Memorial Day 2010
Most Americans associate Memorial Day with the unofficial beginning of summer. With all the cookouts and parties going on in Rhode Island, the meaning of Memorial Day can easily be forgotten. Americans quickly remember when Members of the Veterans of Foreign Wars are seen giving out red poppies at area supermarkets, or attend a local Memorial Day parade and watch U.S. soldiers march down the street in their uniforms.
Memorial Day was originally called Decoration Day and it began with local celebrations around the country after the end of the Civil War to honor fallen soldiers, and it began on May 30 each year from 1868 to 1968; after that the date was moved to the last Monday in May. After the first World War, Memorial Day was meant to honor anyone who had died from war.
In Utah, many people show their support with American flags placed in their yards and on their houses. And flowers are taken to the graves of loved ones.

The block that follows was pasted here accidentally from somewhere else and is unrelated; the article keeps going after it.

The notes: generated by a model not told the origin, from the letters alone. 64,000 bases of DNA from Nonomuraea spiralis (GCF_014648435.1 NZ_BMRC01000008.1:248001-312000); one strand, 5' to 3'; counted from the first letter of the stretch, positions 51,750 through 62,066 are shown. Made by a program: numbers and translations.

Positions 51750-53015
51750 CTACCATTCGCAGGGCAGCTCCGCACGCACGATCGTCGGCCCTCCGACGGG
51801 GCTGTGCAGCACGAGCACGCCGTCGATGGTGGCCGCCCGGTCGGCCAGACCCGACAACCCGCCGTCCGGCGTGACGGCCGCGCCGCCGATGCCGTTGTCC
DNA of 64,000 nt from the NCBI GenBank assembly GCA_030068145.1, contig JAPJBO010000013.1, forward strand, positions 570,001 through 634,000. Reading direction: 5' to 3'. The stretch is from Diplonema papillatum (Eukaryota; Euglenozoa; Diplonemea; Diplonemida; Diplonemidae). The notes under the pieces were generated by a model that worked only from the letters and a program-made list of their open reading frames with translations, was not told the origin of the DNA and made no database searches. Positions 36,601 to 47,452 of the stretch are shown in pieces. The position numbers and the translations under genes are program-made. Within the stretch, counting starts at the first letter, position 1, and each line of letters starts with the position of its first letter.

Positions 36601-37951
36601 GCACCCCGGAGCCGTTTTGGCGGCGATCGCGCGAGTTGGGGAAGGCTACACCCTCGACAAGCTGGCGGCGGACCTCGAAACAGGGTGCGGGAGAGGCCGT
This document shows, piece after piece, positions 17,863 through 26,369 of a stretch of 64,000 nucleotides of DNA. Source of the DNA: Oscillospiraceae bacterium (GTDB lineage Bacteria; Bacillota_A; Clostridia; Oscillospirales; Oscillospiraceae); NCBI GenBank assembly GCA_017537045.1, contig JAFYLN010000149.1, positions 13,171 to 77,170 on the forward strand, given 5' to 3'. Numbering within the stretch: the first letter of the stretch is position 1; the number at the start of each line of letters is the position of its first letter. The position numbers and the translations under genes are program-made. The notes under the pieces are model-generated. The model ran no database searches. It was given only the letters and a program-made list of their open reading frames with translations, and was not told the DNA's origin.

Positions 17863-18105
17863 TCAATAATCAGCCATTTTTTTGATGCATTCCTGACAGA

It’s really become a day of remembrance for all who have died. Those who regularly visit a cemetery or grieve over the death of a loved one–military or otherwise–understand this truth: There are 364 just like it.
Not one day goes by that a grieving widow doesn’t long to hear her husband’s voice, or that a child, of any age, doesn’t think about Mom or Dad. Not one day goes by that parents don’t remember their deceased child.
Especially when the loss still is fresh.
Of course, with time the initial numbness fades. With enough time, perhaps even the memories fade.
Our gratitude should never waver, however. Just as those who mourn the loss of a loved one grieve every day, those who enjoy the gift of freedom should celebrate it every day.